Now, the Turkistan Islamic Party, a prominent strand of the Uighur movement, which has claimed responsibility for a number of the killings in the last few months — 29 people died in mass knife attack at Kunming station this May, for instance — has close ties with Islamist groups in the Af-Pak region. These include the Islamic Movement of Uzbekistan, whose leaders have found refuge in the same area.

But what can the Chinese do? They are no more willing than India to deploy troops. So they may arm the Afghanistan government and train its security forces instead. As Avinash Paliwal mentions in a recent Observer Research Foundation brief, China has already trained hundreds of Afghan policemen and provided a few million worth of material and logistical support to the ANA. It may well do more. But what if this is not enough, as one may well anticipate?

The other card China may play is Pakistani. The Pakistan army has already handed over to Beijing the Uighur activists it has captured in the Federally Administered Tribal Areas (FATA) over the past few years. And the North Waziristan operation launched in June may have been partly suggested by Beijing — much like the 2007 Red Mosque operation — in the context of the intensification of “Uighur terrorism”.

The magnitude of this operation, which officially began on June 15, is unprecedented, mainly because of the number of internally displaced persons it has generated: one million. By early September, the army had announced 910 terrorists had been killed (whereas 82 soldiers had died), dozens of hideouts and 27 explosives and arms-making factories had been destroyed.

But the army admitted that most of the militants had crossed over to Afghanistan, except the foreigners, mainly Uzbeks, who did not have the benefit of tribal solidarity. This is probably something Beijing appreciated, but it is revealing of the challenge the region is facing. On one hand, the Pakistan army will probably target the “foreigners” more and spare the “good Islamists”, including the Haqqanis, in order to help the Taliban restore its “strategic depth”. On the other hand, Kabul will fight the Haqqanis (the ANA recently arrested two senior leaders of the network), but protect others, including Tehreek-e-Taliban Pakistan (TTP) chief Mullah Fazlullah, who has probably been in the Afghan province of Kunar since 2010. Ironically, Afghanistan has become for the TTP the same kind of safe haven that the FATA and Quetta used to be for al-Qaeda and the Afghan Taliban.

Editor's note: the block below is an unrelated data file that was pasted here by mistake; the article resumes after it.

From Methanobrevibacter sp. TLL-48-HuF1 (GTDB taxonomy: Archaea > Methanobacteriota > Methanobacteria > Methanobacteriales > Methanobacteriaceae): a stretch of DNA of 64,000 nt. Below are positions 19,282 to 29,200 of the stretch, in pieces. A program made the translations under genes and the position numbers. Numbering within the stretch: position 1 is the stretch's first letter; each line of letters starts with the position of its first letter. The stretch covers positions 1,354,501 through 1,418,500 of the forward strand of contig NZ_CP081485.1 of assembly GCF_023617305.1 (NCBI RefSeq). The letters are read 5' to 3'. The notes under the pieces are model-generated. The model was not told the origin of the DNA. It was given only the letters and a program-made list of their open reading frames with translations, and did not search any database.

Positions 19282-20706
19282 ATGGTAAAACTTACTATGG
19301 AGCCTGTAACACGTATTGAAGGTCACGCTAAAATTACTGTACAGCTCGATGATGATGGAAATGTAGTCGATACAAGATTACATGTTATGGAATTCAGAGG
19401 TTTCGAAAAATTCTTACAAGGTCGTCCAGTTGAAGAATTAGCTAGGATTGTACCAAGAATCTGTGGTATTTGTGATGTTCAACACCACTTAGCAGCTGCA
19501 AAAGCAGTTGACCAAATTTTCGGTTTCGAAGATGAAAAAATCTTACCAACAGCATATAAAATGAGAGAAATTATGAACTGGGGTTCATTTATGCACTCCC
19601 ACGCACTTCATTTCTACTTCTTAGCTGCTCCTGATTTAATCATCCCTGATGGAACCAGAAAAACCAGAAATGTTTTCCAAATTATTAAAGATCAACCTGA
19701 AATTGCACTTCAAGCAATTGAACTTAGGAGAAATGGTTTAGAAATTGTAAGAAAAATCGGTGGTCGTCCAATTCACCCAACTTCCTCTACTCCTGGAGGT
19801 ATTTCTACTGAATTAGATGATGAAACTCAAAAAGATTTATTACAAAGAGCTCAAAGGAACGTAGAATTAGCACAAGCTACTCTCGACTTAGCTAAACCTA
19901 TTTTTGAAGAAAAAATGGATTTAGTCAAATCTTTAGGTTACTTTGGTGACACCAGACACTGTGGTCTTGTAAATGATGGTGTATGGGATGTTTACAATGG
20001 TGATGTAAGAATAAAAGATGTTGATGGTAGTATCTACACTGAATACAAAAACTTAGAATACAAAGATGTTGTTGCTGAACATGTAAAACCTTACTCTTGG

One way out may be to follow the recommendations of Lt Gen (retd) Talat Masood of the Pakistan army: “If we are unable to convince the Haqqani leadership and Quetta Shura that they should work out a negotiated settlement with the Afghan government then what have we gained by hosting these groups apart from inviting the hostility of the Afghan government and the international community and much worse?… If Pakistan and Afghanistan were to take each other’s insurgencies seriously and cooperate, it would be far easier to contain them.”

While the Pakistan army may not listen to these lucid words, it may still initiate a paradigm shift under Chinese pressure. If not, China’s confidence in the Pakistani military to seriously tackle Islamist movements may dwindle, especially after Rahmatullah Nabil, acting director of the Afghan intelligence agency, who reached Beijing a few days before Ghani, made clear to the Chinese that most of the Uighurs captured by the ANA had been trained in Pakistan. In other words, the “all weathers friend” was not that reliable.

In response, Beijing may renew its overtures to New Delhi and Moscow to form joint counter-terrorism forums, an eventuality the Pakistan army would not want to occur. But China’s capacity to address the Islamist phenomenon in its entirety remains to be seen. In fact, it is a major test for a country that, till now, has not paid much attention to threats beyond its borders. The way it responds to Kabul’s invitation to intervene more in Central Asia may begin a new chapter — or not.

The writer is senior research fellow at CERI-Sciences Po/ CNRS, Paris, professor of Indian Politics and Sociology at King’s India Institute, London, Princeton Global Scholar and non-resident scholar at the Carnegie Endowment for International Peace